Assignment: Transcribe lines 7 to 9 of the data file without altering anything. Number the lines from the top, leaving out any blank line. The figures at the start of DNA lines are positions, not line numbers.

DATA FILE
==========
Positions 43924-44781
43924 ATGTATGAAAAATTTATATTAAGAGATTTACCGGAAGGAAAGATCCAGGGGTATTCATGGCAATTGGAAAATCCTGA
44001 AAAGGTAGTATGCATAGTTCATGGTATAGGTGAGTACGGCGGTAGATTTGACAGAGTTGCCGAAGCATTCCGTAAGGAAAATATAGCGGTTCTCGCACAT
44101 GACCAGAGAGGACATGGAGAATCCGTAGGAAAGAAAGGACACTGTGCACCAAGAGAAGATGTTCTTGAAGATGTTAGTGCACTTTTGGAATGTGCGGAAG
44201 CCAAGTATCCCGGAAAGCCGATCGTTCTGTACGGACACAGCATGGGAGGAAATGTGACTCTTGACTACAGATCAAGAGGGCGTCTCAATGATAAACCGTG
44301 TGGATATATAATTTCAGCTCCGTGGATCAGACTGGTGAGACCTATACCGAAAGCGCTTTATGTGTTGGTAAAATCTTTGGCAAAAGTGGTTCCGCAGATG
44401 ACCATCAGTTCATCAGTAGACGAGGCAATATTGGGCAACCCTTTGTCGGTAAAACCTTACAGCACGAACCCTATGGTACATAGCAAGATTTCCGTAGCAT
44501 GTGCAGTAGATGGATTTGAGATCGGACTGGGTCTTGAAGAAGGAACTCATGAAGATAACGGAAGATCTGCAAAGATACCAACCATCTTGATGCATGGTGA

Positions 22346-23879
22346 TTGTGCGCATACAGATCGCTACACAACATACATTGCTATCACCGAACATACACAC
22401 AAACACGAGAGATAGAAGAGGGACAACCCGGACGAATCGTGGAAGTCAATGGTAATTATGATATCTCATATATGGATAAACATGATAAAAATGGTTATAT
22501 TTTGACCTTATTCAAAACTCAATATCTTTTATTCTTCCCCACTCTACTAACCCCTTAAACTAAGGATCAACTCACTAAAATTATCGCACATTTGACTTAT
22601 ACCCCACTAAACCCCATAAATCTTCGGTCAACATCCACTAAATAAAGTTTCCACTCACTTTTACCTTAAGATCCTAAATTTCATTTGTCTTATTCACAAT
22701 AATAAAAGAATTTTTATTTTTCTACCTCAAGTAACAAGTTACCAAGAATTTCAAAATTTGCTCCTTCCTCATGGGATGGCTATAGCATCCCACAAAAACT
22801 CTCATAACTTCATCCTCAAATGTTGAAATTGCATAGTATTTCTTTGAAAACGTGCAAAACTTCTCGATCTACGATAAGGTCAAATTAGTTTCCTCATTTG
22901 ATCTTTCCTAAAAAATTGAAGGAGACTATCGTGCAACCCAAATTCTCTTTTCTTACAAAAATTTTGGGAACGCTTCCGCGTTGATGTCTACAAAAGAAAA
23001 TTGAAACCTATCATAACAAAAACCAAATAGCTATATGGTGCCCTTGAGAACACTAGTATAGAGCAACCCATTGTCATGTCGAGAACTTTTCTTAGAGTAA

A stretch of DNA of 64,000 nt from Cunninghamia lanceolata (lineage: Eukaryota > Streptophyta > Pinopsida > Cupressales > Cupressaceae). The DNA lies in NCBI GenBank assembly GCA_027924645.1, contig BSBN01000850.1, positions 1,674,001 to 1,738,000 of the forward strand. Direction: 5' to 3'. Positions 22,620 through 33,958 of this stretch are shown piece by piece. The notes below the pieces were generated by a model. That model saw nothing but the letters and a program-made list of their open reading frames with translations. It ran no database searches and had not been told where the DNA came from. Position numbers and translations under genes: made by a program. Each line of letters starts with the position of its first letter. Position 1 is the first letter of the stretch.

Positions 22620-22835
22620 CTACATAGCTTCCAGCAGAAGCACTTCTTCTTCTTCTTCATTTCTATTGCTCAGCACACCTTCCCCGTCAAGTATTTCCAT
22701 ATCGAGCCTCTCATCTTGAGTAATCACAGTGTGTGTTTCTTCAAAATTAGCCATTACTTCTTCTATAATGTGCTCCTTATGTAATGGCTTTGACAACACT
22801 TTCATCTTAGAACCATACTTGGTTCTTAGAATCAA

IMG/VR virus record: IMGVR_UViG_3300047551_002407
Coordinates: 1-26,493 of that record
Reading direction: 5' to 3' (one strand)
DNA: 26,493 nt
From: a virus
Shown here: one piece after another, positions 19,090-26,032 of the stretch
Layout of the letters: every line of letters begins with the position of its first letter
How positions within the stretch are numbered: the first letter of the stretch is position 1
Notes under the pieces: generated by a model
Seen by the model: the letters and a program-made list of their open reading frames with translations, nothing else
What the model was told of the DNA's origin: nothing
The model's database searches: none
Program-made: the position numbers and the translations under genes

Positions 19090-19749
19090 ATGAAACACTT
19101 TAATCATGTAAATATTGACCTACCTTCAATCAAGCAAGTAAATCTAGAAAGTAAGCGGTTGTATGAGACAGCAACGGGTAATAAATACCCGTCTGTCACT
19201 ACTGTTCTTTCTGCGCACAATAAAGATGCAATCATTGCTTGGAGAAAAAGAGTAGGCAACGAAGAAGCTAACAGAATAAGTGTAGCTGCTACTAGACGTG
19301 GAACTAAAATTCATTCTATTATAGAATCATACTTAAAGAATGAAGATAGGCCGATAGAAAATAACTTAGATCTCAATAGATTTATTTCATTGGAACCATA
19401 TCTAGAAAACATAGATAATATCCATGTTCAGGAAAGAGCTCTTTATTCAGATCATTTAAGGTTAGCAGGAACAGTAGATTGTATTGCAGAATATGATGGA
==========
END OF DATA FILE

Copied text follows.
44401 ACCATCAGTTCATCAGTAGACGAGGCAATATTGGGCAACCCTTTGTCGGTAAAACCTTACAGCACGAACCCTATGGTACATAGCAAGATTTCCGTAGCAT
44501 GTGCAGTAGATGGATTTGAGATCGGACTGGGTCTTGAAGAAGGAACTCATGAAGATAACGGAAGATCTGCAAAGATACCAACCATCTTGATGCATGGTGA

Positions 22346-23879